How to tailor your construction CV or résumé template
There is no single “correct” way to put together and present a CV but these general tips always need to be followed:
1. It is targeted on the exact job or industry for which you are applying and hones in on the most important skills you have.
Look carefully at the job description for the construction role you are interested in. What skills and qualities is your prospective employer looking for? Make sure you highlight on your CV or résumé any of these skills or qualities that you have.
2. It is carefully and clearly set out, logically ordered, easy to read and not cramped.
3. It is insightful but concise.
4. It is devoid of any grammar and spelling mistakes. If you note attention to detail as a skill, be sure your grammar and spelling is perfect.
As well as to these ‘musts’, these are our top strategies for personalising this template:
1. Keep evolving
If your CV is written the wrong way round on fluorescent pink paper and it lands you regular interviews, why consider changing it? The bottom line is that if it is generating results, don’t be too quick to meddle with a winning formula. Conversely, if it’s not working, ask people you know to look at it and suggest changes. That said, if you make use of the template on this page as a starting point, you shouldn’t go far wrong.
2. Make use of keywords
If you’ve uploaded your CV to a job site so recruiters can find you, keywords are particularly essential. Job titles together with job keywords will help search engines lift your CV to the top. To find inspiration for keywords, have a search online and find out which words are frequently mentioned when you put in your target role.
3. Keep it real!
Typically a curriculum vitae should be no longer than two pages – and that is two pages of A4 sized sheets. Employers devote, on average, just 8 seconds looking at a particular curriculum vitae, and a quick way of landing your application on the no pile is to give them your entire life history. Maintain your CV punchy, relevant, and save the detail for the interview.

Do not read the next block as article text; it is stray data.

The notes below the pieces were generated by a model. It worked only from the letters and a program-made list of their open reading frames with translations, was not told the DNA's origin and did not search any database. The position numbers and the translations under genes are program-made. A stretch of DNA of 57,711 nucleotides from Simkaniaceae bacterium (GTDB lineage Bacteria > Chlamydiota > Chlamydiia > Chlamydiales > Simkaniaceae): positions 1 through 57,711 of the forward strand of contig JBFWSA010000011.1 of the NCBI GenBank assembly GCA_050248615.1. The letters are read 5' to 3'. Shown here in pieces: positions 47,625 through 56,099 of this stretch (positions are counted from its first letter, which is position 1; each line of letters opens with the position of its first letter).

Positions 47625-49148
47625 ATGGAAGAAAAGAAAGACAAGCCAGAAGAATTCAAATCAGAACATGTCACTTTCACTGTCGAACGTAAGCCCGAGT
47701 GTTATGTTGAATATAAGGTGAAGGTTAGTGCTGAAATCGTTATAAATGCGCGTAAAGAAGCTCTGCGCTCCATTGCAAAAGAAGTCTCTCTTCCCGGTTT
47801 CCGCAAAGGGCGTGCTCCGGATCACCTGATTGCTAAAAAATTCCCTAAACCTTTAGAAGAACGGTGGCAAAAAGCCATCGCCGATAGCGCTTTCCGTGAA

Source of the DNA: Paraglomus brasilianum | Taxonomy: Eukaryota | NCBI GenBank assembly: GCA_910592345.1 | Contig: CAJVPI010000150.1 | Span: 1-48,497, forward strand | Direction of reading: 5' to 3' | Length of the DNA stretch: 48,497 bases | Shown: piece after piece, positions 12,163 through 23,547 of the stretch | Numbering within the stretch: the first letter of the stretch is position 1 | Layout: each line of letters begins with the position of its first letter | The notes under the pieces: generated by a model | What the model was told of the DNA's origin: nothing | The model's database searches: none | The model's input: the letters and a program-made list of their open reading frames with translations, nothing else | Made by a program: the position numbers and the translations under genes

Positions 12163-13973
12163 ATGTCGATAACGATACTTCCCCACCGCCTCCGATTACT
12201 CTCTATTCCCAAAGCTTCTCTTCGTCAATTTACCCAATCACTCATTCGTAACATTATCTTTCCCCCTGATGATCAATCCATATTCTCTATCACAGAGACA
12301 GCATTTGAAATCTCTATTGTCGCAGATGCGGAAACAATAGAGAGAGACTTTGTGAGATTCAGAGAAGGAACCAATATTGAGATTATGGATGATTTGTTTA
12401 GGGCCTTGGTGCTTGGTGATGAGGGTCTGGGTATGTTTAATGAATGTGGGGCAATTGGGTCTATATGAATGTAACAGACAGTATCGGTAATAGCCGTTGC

4. Make it look good
Image is everything these days, and that also goes for your CV. Devote some time to perfecting how the curriculum vitae looks, as well as the content. Make use of bullet points where it makes sense to do so, and always keep sentences short. Use the graphic design technique of allowing lots of white space around your text and between sections to make the layout easy to read.
5. Tailor it
It’s a pretty common trick. Sending the exact same curriculum vitae to lots of employers to save time. Across-the-board messages provide modest results so don’t fall into this trap – put in the time to adjust your CV for every single role that you send an application for. Study the corporation and use the job ad to figure out exactly which skills you should highlight to them. They will value the patent effort.
6. Sell the numbers
Backing up your successes with numbers makes selling yourself substantially easier. When writing your work history, don’t just state that you increased sales – inform them you increased sales by 60% over a six month period. Be specific.
7. Include your objectives
Don’t just assume an recruiter will see how your experience links to their job. Instead, incorporate a short personal statement to summarise why you are the ideal person for the position. This should be indicated in your cover letter too.
8. Be honest
Blatant lies on your curriculum vitae can get you in a stack of trouble when it comes to employers checking your references and background. The last thing you need is to begin your new job and then lose your new position for lying. Also, you could get found out at the interview when you suddenly can’t answer questions on things you claim to know. It’s never worth the trouble – don’t do it!
9. Don’t leave gaps without an explanation
Leaving obvious gaps on your curriculum vitae immediately makes employers suspicious – and they will not give you the benefit of the doubt. If you have been out of work it can be a concern but just turn it into something positive. Did you study for a course, do some volunteer work or build soft skills such as communication or teamwork? In this case, make it obvious. Don’t suppose you’ll get the opportunity to explain at the interview – as the gaps could possibly put them off giving you a chance.
10. Correct your errors
Employers do scour for mistakes on curriculum vitae and if they find them, it makes you appear to be careless. With many recruiters experiencing significant quantities of applicants right now, providing them with the excuse to throw out your application as a consequence of avoidable slips is not going to enable you to land an interview. Even if you really feel your grammar and spelling is awesome, make use of a spelling check and ask another person to double-check what you have prepared – the ‘sanity check’.
11. Always keep it current
You should maintain your CV fresh whether you are looking for a job or not. Every time something important happens in your career, record it so you don’t later forget something that might be important.